Alejandro Planchart, 1935-2019
Monday, April 29, 2019
AMS Honorary Member Alejandro Planchart died on 28 April 2019.
Follow this link for an obituary by Margaret Bent and Susan Rankin.
Alejandro Enrique Planchart (1935–2019)
Musicologist Alejandro Enrique Planchart, Professor Emeritus of Music at the University of California, Santa Barbara, was an original—brilliant, tireless, exuberant, and colorful. He died in Santa Barbara on 28 April 2019 at age 83.
Born into a cultured and musical family in Caracas, Venezuela, Planchart made his home for more than six decades in the United States while never abandoning his roots. He earned his Mus.B. (1958) and Mus.M. (1960) at Yale, studying with Hindemith, and pursued his Ph.D. (1971) in musicology at Harvard. Planchart’s bicoastal career brought him to Santa Barbara, where he taught from 1976 until his retirement in 2002. He had taught previously at Yale (1967–75) and the University of Victoria (1975–76) and served visiting stints at Brandeis (1982–83) and Harvard (1989–90).
A lifelong musician, Planchart sang, played piano and harpsichord, and composed vocal and instrumental works. At a time when medieval and Renaissance vocal music was largely inaccessible, Planchart brought this repertoire to life through his editions and recordings and by involving students at Yale and Santa Barbara in his ensemble Capella Cordina. Many trace an enduring love of early music to this memorable experience.
The bookends of Planchart’s musicological work coincide with the beginning of the high middle ages and the birth of the Renaissance, though he made forays into the music of Morales, Tartini, Mozart, and the Beatles. In The Repertory of Tropes at Winchester (Princeton University Press, 1977), Planchart set the standard by cataloguing and analyzing this eleventh-century music within its historical context. At the other end of his oeuvre stands his magnum opus, Guillaume Du Fay: The Life and Works (Cambridge University Press, 2018). Like the fifteenth-century master, Planchart moved peripatetically between North and South in researching this book. Along the way, he produced scores of articles on Du Fay and his contemporaries, and on musical works, institutions, and performance. A consummate master of the vast cahiers of the Archives du Nord in Lille and the Vatican Library, he wore this learning lightly, sharing freely with colleagues and spearheading dissertations.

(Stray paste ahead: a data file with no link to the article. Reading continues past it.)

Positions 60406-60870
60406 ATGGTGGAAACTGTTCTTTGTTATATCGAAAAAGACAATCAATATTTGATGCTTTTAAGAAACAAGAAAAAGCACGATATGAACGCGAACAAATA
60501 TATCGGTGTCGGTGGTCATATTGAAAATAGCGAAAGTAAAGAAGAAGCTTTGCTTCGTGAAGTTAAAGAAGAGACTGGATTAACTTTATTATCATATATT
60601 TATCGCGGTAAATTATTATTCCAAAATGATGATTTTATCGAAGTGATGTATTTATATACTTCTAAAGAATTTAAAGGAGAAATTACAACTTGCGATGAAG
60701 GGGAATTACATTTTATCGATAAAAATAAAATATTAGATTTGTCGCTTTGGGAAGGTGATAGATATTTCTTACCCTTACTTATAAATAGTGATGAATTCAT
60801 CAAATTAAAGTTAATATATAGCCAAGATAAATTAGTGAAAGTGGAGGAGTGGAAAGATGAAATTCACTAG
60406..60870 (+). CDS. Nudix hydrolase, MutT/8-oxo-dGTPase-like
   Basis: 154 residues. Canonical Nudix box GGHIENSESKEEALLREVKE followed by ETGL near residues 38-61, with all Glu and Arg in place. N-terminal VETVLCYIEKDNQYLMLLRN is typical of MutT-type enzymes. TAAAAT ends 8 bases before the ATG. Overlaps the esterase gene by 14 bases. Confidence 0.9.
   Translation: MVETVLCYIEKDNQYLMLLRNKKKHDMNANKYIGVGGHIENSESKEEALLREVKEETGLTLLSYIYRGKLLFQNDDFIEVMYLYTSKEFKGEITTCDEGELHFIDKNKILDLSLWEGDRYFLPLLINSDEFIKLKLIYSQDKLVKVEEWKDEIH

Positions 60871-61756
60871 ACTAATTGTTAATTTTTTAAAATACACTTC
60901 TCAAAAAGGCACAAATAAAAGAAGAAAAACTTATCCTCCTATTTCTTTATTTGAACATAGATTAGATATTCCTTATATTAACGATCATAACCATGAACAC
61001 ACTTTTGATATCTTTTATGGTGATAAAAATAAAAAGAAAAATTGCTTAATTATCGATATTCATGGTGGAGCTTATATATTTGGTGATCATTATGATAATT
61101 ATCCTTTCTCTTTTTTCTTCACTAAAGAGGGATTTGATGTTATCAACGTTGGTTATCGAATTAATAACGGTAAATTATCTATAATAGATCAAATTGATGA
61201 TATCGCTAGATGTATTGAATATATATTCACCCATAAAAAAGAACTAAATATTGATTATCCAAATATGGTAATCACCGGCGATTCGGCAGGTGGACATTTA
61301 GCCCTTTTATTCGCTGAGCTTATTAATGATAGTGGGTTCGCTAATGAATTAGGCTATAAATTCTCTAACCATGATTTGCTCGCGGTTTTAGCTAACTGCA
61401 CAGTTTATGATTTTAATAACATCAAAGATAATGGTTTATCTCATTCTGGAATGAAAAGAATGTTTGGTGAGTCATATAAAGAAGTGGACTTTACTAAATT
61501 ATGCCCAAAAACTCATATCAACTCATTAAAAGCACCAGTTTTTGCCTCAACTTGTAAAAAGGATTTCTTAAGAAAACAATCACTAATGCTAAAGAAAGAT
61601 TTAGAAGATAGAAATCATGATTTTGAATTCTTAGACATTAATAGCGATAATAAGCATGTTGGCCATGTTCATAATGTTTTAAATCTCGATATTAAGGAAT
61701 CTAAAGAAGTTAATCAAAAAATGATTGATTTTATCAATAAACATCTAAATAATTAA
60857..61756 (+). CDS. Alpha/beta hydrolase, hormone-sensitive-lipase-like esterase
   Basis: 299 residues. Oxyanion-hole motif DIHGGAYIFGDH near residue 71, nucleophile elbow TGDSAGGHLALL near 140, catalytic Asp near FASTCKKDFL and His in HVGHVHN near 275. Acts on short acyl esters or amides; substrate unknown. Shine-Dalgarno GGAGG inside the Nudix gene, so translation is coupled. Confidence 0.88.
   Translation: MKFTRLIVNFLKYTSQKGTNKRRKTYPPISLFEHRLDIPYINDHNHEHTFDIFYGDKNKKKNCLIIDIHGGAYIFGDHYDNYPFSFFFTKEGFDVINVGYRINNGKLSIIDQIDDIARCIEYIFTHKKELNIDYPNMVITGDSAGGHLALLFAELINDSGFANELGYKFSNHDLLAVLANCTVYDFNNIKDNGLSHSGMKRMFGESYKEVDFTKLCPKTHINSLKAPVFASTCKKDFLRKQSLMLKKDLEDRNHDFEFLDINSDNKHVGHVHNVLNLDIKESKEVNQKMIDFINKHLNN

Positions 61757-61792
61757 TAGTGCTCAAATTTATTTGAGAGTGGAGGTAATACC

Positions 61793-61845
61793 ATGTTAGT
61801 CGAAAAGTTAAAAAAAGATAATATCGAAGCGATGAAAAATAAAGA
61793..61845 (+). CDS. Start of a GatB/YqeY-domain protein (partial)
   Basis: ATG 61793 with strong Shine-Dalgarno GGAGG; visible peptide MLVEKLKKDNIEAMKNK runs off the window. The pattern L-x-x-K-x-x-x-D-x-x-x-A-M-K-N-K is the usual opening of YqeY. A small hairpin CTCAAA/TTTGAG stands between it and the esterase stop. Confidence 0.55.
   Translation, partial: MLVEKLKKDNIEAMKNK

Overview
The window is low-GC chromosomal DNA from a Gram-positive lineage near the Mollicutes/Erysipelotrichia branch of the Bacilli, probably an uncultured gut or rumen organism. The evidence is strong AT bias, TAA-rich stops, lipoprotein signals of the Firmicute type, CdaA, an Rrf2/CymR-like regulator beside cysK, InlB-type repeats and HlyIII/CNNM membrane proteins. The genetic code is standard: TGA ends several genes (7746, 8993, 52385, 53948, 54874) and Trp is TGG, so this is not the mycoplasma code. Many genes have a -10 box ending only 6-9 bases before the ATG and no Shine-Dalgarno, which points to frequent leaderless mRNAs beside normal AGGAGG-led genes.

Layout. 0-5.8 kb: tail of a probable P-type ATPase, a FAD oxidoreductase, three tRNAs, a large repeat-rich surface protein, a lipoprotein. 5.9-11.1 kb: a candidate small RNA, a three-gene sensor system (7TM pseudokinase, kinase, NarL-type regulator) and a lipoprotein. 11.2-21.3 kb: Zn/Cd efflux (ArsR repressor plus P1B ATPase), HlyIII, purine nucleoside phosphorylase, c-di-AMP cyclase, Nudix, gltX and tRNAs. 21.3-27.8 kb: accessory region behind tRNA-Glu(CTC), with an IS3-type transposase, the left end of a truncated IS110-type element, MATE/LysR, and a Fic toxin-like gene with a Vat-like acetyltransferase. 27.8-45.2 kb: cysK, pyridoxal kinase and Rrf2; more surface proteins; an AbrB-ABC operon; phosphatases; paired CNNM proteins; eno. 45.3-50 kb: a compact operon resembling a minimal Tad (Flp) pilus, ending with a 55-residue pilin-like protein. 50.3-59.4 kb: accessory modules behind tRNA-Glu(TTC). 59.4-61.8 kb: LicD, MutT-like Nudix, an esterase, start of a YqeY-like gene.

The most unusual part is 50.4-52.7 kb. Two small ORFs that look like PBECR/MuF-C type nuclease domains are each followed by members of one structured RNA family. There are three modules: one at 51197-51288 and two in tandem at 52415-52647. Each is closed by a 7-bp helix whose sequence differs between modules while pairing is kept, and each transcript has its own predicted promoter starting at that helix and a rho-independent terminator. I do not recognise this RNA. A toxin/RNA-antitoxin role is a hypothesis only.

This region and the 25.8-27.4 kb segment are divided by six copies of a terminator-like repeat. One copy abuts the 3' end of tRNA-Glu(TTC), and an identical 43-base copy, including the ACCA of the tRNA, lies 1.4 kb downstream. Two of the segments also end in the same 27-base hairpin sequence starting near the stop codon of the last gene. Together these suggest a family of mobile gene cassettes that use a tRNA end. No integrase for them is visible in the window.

Tropes remained a preoccupation for Planchart. He penned articles on Italian collections and, with John Boe, edited the thirteen-volume Beneventanum Troporum Corpus (A-R Editions). Troping was also a metaphor for his teaching. Anyone delivering a paper who caught sight of Planchart in the audience knew he would bound to the microphone afterward and expand on a word or phrase with intelligence and insight. Planchart educated not by preaching, but through patient nudging.
Planchart’s legendary prowess as a raconteur also influenced his scholarship. From his account of a childhood piano lesson with Rachmaninoff to his evocative nicknames (“Winnie the Trope”) and spot-on wordplay (“tenors with ‘tin ears’”), he delighted listeners while aptly encapsulating ideas. His penchant for story-telling is evident in his writing, which strove to expose the humanity of the actors and the pulse of events. By the time his masterwork on Du Fay appeared, Planchart and the composer, it seemed, were old friends.
Planchart garnered many accolades for his scholarship, including the Howard Mayer Brown Award of Early Music America (2006) and the Medal of the City of Tours (Loire) and the Centre d’Études Supérieures de la Renaissance (2013). An honorary member of the AMS, he died only days before he could learn of yet another award: the British Academy’s prestigious Derek Allen Prize for lifetime achievement.
Planchart’s penetrating research, his magnanimity toward colleagues, and his outsized role in championing early music helped shape our entire discipline. With one slight emendation, the envoi that Planchart crafted for Du Fay, borrowing from Compère’s motet Omnium bonorum plena, captures the demise of his luminous presence:
“Luna totius music[ologi]ae…has set.”
—Anne Walters Robertson
 “The moon of all music[ology]…has set;” cf. Planchart, Guillaume Du Fay, I: 314.
Alejandro Planchart (2013)